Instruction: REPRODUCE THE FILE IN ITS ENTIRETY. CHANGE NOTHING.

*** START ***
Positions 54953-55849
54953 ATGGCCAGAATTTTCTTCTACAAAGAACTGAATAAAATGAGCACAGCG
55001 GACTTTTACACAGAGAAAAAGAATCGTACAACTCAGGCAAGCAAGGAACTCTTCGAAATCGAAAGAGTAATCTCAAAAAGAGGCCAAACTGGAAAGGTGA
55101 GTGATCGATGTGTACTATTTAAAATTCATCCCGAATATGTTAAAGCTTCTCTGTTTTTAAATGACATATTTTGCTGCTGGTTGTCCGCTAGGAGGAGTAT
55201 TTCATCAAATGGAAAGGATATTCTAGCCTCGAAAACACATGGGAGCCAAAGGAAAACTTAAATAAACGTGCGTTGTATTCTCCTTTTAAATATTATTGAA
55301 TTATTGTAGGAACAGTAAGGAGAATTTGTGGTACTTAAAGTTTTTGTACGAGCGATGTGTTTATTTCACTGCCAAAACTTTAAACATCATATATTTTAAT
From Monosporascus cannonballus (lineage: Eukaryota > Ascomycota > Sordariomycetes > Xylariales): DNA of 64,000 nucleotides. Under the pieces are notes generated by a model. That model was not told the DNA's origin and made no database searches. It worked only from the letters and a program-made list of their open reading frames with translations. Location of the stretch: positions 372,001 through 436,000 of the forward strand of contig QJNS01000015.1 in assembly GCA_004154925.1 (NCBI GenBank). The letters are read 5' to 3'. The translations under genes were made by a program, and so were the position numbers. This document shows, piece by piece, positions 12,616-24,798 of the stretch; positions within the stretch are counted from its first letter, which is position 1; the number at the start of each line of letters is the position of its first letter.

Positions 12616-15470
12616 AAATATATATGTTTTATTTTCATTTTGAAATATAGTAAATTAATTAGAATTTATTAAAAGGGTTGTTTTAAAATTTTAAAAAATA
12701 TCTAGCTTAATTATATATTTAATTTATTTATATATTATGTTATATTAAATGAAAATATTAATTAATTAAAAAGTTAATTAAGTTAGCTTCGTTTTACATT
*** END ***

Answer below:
Positions 54953-55849
54953 ATGGCCAGAATTTTCTTCTACAAAGAACTGAATAAAATGAGCACAGCG
55001 GACTTTTACACAGAGAAAAAGAATCGTACAACTCAGGCAAGCAAGGAACTCTTCGAAATCGAAAGAGTAATCTCAAAAAGAGGCCAAACTGGAAAGGTGA
55101 GTGATCGATGTGTACTATTTAAAATTCATCCCGAATATGTTAAAGCTTCTCTGTTTTTAAATGACATATTTTGCTGCTGGTTGTCCGCTAGGAGGAGTAT
55201 TTCATCAAATGGAAAGGATATTCTAGCCTCGAAAACACATGGGAGCCAAAGGAAAACTTAAATAAACGTGCGTTGTATTCTCCTTTTAAATATTATTGAA
55301 TTATTGTAGGAACAGTAAGGAGAATTTGTGGTACTTAAAGTTTTTGTACGAGCGATGTGTTTATTTCACTGCCAAAACTTTAAACATCATATATTTTAAT
From Monosporascus cannonballus (lineage: Eukaryota > Ascomycota > Sordariomycetes > Xylariales): DNA of 64,000 nucleotides. Under the pieces are notes generated by a model. That model was not told the DNA's origin and made no database searches. It worked only from the letters and a program-made list of their open reading frames with translations. Location of the stretch: positions 372,001 through 436,000 of the forward strand of contig QJNS01000015.1 in assembly GCA_004154925.1 (NCBI GenBank). The letters are read 5' to 3'. The translations under genes were made by a program, and so were the position numbers. This document shows, piece by piece, positions 12,616-24,798 of the stretch; positions within the stretch are counted from its first letter, which is position 1; the number at the start of each line of letters is the position of its first letter.

Positions 12616-15470
12616 AAATATATATGTTTTATTTTCATTTTGAAATATAGTAAATTAATTAGAATTTATTAAAAGGGTTGTTTTAAAATTTTAAAAAATA
12701 TCTAGCTTAATTATATATTTAATTTATTTATATATTATGTTATATTAAATGAAAATATTAATTAATTAAAAAGTTAATTAAGTTAGCTTCGTTTTACATT